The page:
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NASA's giant red blob experiment

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posted on Mar, 2 2015 @ 02:01 PM
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Interesting experiment, I've tried to search for NASA's spaceweather.com but can't find it.



One day after a Chinese rocket disintegrated brightly over the western USA, another set of strange lights appeared over the same region. This time it was NASA’s doing. Before sunrise on Feb. 25th, a Terrier-Black Brant research rocket lifted off from White Sands Missile Range in southern New Mexico, carrying an experiment to Earth’s ionosphere. Vapors released by the rocket created a luminous red blob in the dawn sky, shown here over Mesa, Arizona:



The ionosphere is a layer of Earth’s upper atmosphere where solar UV radiation knocks electrons off atoms and molecules. Plasma in the ionosphere is crucial to over-the-horizon radio communications, and also affects the quality of GPS navigation and other modern technologies. According to a White Sands press release, ground stations monitored the cloud to gather data on “natural wave-like structures referred to as traveling ionospheric disturbances.” Story from NASA’s Spaceweather.com


wattsupwiththat.com...




posted on Mar, 2 2015 @ 02:13 PM
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a reply to: EnigmaAgent

Amazing - according to the press release, the rocket released a small volume of vapor into the ionosphere - but it was enough to illuminate that area with the pinkish color:




...research rocket will release a small quantity of vapor—about as much as is contained in a BBQ grill propane tank


One more quote from the press release, describing the purpose of the experiment and what's happening up there:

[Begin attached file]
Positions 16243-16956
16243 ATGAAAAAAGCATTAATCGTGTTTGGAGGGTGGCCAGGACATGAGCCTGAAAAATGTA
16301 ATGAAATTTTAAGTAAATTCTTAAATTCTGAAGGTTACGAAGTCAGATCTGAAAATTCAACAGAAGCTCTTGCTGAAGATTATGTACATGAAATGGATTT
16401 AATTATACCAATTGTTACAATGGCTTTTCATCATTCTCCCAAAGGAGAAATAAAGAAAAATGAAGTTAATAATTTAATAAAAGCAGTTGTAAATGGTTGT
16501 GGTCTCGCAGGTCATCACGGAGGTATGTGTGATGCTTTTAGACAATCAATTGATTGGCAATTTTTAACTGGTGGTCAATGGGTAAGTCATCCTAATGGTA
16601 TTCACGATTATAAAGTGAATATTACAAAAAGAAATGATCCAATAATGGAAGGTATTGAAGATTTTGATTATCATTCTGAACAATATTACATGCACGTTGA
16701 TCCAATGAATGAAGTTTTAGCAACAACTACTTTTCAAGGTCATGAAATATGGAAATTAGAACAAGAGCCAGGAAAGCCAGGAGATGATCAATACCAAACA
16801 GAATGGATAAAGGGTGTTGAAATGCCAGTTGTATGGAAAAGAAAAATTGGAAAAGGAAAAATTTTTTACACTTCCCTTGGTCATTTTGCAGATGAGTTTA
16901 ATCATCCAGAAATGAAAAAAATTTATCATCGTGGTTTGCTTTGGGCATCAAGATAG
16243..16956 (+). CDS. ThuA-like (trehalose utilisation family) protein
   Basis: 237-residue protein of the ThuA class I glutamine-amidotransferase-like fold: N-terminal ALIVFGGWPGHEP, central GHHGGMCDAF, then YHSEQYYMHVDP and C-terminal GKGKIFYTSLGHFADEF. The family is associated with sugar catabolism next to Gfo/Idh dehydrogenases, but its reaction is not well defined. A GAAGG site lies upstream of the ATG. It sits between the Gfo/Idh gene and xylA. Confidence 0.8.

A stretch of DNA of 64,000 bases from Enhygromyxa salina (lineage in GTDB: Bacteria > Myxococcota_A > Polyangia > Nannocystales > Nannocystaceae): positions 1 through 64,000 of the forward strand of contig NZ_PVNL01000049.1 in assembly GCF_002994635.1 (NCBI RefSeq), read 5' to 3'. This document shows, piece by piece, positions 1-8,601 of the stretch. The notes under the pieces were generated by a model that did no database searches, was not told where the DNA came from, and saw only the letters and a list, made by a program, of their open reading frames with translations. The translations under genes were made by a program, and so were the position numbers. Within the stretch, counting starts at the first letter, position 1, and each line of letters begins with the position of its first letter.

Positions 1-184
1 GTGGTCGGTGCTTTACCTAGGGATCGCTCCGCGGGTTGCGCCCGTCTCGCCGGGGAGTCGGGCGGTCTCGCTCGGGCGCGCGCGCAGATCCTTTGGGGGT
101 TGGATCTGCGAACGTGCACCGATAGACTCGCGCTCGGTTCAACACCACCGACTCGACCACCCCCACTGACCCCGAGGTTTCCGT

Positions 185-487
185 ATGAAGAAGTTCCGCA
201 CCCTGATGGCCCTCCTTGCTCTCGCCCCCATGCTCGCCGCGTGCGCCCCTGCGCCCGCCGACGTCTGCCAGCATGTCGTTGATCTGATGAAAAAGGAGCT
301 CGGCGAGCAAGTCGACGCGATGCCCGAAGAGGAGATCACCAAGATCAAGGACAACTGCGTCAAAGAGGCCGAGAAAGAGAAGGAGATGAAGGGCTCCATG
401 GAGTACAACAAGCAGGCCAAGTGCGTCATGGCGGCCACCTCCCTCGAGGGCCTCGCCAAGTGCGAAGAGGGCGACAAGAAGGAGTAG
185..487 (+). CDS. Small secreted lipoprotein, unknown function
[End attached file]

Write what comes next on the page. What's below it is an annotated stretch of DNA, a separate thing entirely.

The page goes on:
Designed to reach an altitude of over 100 miles, the research rocket will release a small quantity of vapor ... to study processes responsible for formation of the Earth’s ionosphere, the region of near-Earth space where electrons naturally separate from molecules and float separately to create a plasma, or ionized gas. Colorful clouds may be visible over southern N.M. near dawn as the sun illuminates the vapor before it diffuses harmlessly away into space.


Great find - thanks for sharing this OP!
edit on 2-3-2015 by FamCore because: Typo



posted on Mar, 2 2015 @ 03:04 PM
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I say......bollocks



posted on Mar, 2 2015 @ 03:29 PM
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originally posted by: jazz10
I say......bollocks

Why thank you kind sir.



posted on Mar, 2 2015 @ 03:34 PM
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Thanks for the input. May I ask where are you getting your info from.a reply to: FamCore




posted on Mar, 2 2015 @ 07:20 PM
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Good observance OP, although I am very curious about the mention of Spaceweather . com being part of NASA. Anyway I'm off to bedybyes for now.
But, one quote from your link was quickly castigated and likely wrongly, but I need to chew on it.

"I hope this isn’t something about dispersing aerosols as a test of that anti-warming theory. Anybody have a handle on the intent here?"

BTW, check out Spaceweather.com for yesterday 2nd March.
spaceweather.com...



posted on Mar, 2 2015 @ 07:24 PM
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SO...they created a fake aurora of sorts? Is that kind of the gist of this?



posted on Mar, 2 2015 @ 07:59 PM
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a reply to: MystikMushroom

They're testing a more effective, higher visibility chemtrail.



posted on Mar, 2 2015 @ 09:27 PM
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Wow! This is cool. I remember in the early seventies, maybe '70 or '71, I was about five or six and there was something very similar to this in the sky above Columbus, Georgia in the early evening, around 8:00 to 8:30 PM. All of our neighbors came out to see. There was a lot of talk about alien invasion. I was young and this was the first I remember hearing of the possibility of life on other planets. IT SCARED ME TO DEATH!!! But as I got older it helped fuel my passion for all things Alien and UFO. The next day my dad came home from work and told me that he had heard on the radio that NASA had released a gas into the atmosphere to track the winds, or something like that. Seeing that red cloud in the night sky is one of my most vivid early childhood memories, and I have watched the skies over the years hoping to see something like that again. Thank you for posting.